Another feather in the PW07 cap: They show a perfect bluebird pow day up in Days Fork in the Wasatch, only the avy danger is too high and they don’t go for the tempting open terrain. Good to see some role modeling — though another segment does show a guy out-skiing an avalanche that could have killed him, and that’s not exactly something to emulate unless you have to.

PW06 also includes a variety of Alaskan tele footage that looks pretty impressive on first glance. Then I saw TGR’s new flick, “Lost and Found” a few days ago in Aspen at The Meeting film festival.

I’ll go big here and say that “Lost and Found” is hands down TGRs best movie ever, and a sets the bar for edge-of-your-seat ski action beyond anything I’ve previously experienced. What they’ve done is go for reality, grit and realism — along with masterful filming that shows this crew’s years of experience and desire to one-up their own success. A goodly amount of story strings the ski segments together, helping bring you into the film. They show more falls, so you know the athletes are keeping it real and pushing limits. And then — the skiing in “Lost and Found” is simply the most intense slashing dynamic trigger-happy tumbling riding I’ve ever seen in a ski movie. Did I say “skiing?” Whoops, slip of the tongue. You can barely stay in your seat for the whole flick, then they throw a snowboard segment at you that has to be one of the most exuberant expressions of big mountain riding ever digitized.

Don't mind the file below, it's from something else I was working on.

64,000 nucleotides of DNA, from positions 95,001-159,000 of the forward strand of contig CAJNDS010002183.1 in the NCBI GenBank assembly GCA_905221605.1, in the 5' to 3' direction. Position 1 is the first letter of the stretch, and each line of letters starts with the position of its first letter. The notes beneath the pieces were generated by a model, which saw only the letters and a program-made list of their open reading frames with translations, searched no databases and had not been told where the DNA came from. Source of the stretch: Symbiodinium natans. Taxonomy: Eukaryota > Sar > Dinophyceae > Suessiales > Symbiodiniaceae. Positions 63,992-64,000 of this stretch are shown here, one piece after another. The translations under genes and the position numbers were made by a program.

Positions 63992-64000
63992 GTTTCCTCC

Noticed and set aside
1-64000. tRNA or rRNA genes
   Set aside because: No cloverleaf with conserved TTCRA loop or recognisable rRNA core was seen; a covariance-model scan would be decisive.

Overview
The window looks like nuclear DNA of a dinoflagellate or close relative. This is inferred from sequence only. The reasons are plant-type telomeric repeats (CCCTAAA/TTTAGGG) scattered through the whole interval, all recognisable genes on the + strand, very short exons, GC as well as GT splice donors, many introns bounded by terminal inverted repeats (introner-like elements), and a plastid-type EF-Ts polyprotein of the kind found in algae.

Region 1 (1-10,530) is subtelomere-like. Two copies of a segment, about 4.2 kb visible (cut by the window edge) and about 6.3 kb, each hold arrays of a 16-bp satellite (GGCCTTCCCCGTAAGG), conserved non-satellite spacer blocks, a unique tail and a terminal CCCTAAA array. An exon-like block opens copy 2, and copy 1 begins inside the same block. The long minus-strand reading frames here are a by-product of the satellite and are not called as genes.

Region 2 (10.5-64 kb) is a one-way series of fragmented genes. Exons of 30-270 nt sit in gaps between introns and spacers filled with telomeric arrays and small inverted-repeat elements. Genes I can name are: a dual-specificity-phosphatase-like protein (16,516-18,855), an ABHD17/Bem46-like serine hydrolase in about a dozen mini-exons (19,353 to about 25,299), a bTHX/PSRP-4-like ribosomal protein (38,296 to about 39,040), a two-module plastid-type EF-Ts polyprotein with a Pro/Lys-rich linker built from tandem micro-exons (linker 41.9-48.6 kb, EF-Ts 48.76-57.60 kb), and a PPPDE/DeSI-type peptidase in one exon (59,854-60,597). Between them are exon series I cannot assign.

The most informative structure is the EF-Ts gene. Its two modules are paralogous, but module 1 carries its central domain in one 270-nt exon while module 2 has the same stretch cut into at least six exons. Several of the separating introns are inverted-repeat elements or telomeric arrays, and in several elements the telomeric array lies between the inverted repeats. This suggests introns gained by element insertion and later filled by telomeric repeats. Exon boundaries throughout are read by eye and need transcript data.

You young guys might not know it, but there is a musician named Charlie Daniels who for about three decades has mixed country, bluegrass and rock in a unique style that’s crossed several generations. He did a song a long time ago called “The Devil Went Down to Georgia,” a sort of rockin’ bluegrass number about a fiddle battle between a kid and the devil. It’s a wild number, to say the least. So TGR gets snowboard legend Jeremy Jones on this huge Alaskan spine line, but he doesn’t just stick to the spine. The music starts, Jones launches, and he’s dancing like a wildman in and out of couloirs, through sluffs, over cliffs and down spines with nary a moment of hesitation. If the term “take no prisoners” ever applied to big mountain riding, it goes here. All the while, with Jones spanking this huge mountain, Charlie Daniels is singing about challenging the Devil and winning as the “best there ever was.” Take my word for it, you’ve got to see this. I get short of breath even writing about it. Teaser here.